You can get surprisingly far with these ridiculously flawed combat mechanics. As long as you do a healthy dose of level grinding between every boss, you won't have much trouble making progress. Once you max out the party's numbers, however, the most annoying flaw of the game appears. It's nearly impossible to beat All The Bravest with the regular in-game combat mechanics. Even if you fully level up it shouldn't take more than a few hours you'll eventually come across bosses that cannot be defeated with a single party. Each unit can only take one hit before being knocked out, and then require three real-time minutes to revive and rejoin the fight. If your entire party is wiped out, you have to wait over an hour and a half for it to rebuild to full capacity. That mechanic alone is horrendous enough to break the game. The designers tried to remedy this by letting you use hourglasses to revive the whole party at once, but you're only given a limited supply. If you want to complete the battle in a reasonable amount of time, you'll have to use in-app purchases.
Spending real money on revives is only the start of the game's morbid obsession with DLC. Rather than providing a complete, well thought-out adventure, Square Enix decided to give its fans the bare skeleton of a game with dozens of purchasable extras. While the most famous villains in the series are present, their heroic counterparts are not found in the regular gameplay. In fact, these Premium Characters must be purchased before they appear in your party. Also, you're not given a choice of which hero you get; fans clamoring for a retro sprite of Cloud, Zidane, or Tidus can only send a dollar in and pray that the Final Fantasy gods are feeling merciful. It's not limited to just heroes, either. Aside from the main campaign, airship tickets to VII's Midgar, X's Zanarkand, and XIII's Archylte Steppe cost four dollars apiece. When you add everything up, it comes out to around 50 USD. That's a lot of cash to spend on this pathetic excuse of a Final Fantasy title.
It's unfortunate, considering how even a few minor tweaks could have made All The Bravest into something resembling a game. The design makes using the touch screen a breeze, but more complex combat mechanics would have made it feel rewarding. If there was a way to combine attacks or choose and organize your party, there'd at least be a little bit of strategy to enjoy. Also, the ability to customize individual units with items and weapons would give you a chance to try different tactics and actually care about their effectiveness. On that note, you should have units capable of reviving their teammates. If revives are absolutely necessary, they should be purchasable with the Gil you earn from every battle. You know, like almost every RPG ever made? You shouldn't have to shell out even more of your own real-world money to get a basic resource within a game you've already bought. That's not just bad design, but a blatant rip-off as well.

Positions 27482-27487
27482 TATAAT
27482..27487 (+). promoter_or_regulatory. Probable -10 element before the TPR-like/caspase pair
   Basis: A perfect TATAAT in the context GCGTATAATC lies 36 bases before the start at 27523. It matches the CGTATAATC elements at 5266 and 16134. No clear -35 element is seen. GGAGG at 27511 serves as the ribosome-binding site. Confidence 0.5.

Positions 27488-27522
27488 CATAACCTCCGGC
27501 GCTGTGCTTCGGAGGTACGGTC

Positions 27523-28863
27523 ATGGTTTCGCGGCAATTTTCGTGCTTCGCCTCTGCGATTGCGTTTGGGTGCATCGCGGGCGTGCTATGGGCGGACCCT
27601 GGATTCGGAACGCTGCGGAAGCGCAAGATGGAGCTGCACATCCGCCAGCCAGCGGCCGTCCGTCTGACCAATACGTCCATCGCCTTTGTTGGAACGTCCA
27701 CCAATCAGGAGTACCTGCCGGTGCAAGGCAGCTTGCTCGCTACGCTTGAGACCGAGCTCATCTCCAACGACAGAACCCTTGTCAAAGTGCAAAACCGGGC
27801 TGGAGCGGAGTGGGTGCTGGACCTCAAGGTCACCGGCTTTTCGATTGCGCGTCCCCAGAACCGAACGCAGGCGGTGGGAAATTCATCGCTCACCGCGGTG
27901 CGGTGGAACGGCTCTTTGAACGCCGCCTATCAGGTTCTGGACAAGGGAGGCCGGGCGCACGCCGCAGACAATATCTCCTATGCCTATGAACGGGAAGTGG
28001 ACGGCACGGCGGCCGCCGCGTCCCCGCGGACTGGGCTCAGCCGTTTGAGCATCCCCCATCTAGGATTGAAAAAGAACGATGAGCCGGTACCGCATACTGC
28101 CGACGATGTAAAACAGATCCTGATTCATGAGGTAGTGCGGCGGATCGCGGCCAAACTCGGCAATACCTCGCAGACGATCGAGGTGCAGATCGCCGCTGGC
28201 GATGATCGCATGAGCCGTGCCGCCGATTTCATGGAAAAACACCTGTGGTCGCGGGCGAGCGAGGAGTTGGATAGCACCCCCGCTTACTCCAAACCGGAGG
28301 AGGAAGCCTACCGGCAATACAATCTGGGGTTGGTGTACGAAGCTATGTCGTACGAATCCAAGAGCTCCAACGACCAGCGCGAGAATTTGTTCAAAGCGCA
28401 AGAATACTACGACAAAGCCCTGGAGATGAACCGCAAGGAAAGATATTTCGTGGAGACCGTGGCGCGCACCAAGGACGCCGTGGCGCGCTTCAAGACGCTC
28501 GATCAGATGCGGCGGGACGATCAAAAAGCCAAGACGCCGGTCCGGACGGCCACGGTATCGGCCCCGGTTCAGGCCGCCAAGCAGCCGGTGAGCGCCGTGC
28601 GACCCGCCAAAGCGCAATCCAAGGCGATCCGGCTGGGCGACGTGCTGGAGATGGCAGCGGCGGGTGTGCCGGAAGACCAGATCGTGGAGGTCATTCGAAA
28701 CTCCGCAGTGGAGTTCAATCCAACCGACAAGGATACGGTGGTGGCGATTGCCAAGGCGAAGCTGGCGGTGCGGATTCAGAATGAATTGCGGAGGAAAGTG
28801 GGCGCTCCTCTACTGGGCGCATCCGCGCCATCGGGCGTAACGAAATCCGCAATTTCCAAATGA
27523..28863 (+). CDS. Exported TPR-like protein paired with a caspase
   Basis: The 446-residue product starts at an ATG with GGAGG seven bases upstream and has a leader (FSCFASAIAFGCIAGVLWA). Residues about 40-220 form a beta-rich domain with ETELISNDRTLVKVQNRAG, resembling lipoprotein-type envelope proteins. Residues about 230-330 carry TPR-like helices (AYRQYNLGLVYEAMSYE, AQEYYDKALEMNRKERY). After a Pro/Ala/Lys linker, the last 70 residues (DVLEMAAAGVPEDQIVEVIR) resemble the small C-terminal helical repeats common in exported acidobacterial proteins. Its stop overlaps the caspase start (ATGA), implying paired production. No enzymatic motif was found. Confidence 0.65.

That could be said for All The Bravest as a whole. It's not so much a nostalgia-ridden ensemble of Final Fantasy's greatest characters, but more like a horribly flawed boss rush designed by a deranged and sadistic fan. The premise is interesting enough; seeing the huge variety of character classes and all the call backs to the retro games is great. But despite its potentially huge scope, the game is hindered by the numerous problems inherent in its design. Every aspect of the gameplay is lacking in quality and depth; rather than going on some epic, satisfying quest, you'll spend hours rubbing a finger across your phone and watching the pretty lights flash onscreen. If you really want to enjoy retro Final Fantasy, do yourself a favor and play the actual games. Not only are they easy to find, but provide far more content and satisfaction as well. Bravery only gets you so far.
Reviewer's Score: 2/10 | Originally Posted: 01/23/13, Updated 01/24/13
Game Release: Final Fantasy: All the Bravest (US, 01/17/13)